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[641a] that a sea-captain, and every commander of anything, if drunk, upsets everything, whether it be a ship or a chariot or an army or anything else that under his captaincy.

What you say, Stranger, is perfectly true. In the next place, then, tell us this:—suppose this institution of drinking were rightly conducted, of what possible benefit would it be to us? Take the case of an army, which we mentioned just now: there, given a right leader, his men will win victory in war, which is no small benefit; and so too with the other cases: but what solid advantage would accrue [641b] either to individuals or to a State from the right regulation of a wine-party?

Well, what great gain should we say would accrue to the State from the right control of one single child or even of one band of children? To the question thus put to us we should reply that the State would benefit but little from one; if, however, you are putting a general question as to what solid advantage the State gains from the education of the educated, then it is quite simple to reply that well-educated men will prove good men, and being good they will conquer their foes in battle, [641c] besides acting nobly in other ways. Thus, while education brings also victory, victory sometimes brings lack of education for men have often grown more insolent because of victory in war, and through their insolence they have become filled with countless other vices; and whereas education has never yet proved to be “Cadmeian,”1 the victories which men win in war often have been, and will be, “Cadmeian.”

You are implying, my friend, as it seems to us, that the convivial gathering, [641d] when rightly conducted, is an important element in education.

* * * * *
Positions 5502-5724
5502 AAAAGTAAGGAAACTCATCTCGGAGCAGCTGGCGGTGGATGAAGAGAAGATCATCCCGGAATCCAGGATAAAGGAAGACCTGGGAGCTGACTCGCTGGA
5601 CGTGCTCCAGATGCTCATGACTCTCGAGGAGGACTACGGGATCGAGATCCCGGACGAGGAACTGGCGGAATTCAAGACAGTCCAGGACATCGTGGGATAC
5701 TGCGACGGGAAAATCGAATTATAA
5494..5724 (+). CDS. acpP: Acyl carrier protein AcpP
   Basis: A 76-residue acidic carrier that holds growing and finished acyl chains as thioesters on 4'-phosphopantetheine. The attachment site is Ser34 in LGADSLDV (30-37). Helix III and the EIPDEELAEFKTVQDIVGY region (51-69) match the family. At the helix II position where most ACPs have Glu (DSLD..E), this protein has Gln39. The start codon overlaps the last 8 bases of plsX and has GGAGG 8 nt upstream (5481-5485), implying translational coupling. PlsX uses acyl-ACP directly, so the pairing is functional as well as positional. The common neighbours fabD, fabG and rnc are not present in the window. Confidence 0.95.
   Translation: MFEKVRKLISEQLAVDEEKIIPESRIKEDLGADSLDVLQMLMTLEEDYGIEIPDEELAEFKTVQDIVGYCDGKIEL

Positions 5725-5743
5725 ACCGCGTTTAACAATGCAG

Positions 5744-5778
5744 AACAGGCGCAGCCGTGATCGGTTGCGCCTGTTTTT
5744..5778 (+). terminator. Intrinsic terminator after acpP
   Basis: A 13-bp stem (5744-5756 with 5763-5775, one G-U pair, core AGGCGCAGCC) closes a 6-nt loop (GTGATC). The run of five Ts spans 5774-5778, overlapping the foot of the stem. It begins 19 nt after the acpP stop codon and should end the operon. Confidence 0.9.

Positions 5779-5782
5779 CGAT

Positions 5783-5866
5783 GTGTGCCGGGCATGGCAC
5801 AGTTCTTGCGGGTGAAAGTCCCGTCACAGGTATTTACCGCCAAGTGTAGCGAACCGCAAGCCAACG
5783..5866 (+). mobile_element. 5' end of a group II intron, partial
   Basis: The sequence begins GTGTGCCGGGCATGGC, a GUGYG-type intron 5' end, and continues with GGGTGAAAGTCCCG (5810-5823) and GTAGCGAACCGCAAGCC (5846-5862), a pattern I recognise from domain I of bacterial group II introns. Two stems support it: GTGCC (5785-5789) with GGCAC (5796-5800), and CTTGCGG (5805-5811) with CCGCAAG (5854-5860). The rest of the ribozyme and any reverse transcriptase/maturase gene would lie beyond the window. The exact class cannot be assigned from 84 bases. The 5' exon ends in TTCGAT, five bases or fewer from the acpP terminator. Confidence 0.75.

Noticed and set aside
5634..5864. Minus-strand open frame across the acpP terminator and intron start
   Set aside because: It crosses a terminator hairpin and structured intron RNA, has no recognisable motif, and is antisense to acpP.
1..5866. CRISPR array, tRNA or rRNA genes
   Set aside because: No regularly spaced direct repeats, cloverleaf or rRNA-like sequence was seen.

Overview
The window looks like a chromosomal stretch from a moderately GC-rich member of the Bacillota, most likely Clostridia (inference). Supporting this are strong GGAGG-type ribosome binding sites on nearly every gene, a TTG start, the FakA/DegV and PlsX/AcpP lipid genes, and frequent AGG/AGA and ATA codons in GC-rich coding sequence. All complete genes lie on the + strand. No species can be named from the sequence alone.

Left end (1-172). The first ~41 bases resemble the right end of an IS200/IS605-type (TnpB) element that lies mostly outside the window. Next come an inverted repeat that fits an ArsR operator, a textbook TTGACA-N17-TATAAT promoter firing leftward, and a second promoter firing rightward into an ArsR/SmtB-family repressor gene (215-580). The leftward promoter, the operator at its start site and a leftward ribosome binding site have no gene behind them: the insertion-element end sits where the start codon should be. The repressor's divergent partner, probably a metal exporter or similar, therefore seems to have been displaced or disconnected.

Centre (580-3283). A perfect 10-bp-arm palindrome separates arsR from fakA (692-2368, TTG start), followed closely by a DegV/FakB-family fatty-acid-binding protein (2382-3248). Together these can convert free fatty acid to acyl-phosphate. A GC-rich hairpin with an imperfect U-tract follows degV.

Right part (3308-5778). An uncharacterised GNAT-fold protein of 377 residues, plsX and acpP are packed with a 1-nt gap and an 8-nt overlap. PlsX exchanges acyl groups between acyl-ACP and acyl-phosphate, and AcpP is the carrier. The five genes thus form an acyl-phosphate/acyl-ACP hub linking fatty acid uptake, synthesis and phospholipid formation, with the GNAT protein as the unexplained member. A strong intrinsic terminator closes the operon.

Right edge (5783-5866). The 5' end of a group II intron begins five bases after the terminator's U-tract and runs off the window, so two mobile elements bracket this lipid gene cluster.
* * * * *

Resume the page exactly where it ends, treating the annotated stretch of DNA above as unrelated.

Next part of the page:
Could you then show us, in the next place, how this statement is true?

The truth of my statement, which is disputed by many, it is for God to assert; but I am quite ready to give, if required, my own opinion, now that we have, in fact, embarked on a discussion of laws and constitutions.

Well, it is precisely your opinion [641e] about the questions now in dispute that we are trying to learn.

Thus, then, we must do,—you must brace yourself in the effort to learn the argument, and I to expound it as best I can. But, first of all, I have a preliminary observation to make: our city, Athens, is, in the general opinion of the Greeks, both fond of talk and full of talk, but Lacedaemon is scant of talk, while Crete is more witty2 than wordy;

1 i.e. involving more loss than gain—a proverbial expression, possibly derived from the fate of the “Sparti” (sprung from the dragon's teeth sown by Cadmus, founder of Thebes) who slew one another: cp. “Pyrrhic” victory.

2 A polite way of alluding to the proverbial mendacity of the Cretans (cp. Ep. Titus i. 12: κρῆτες ἀεὶ ψεῦσται).

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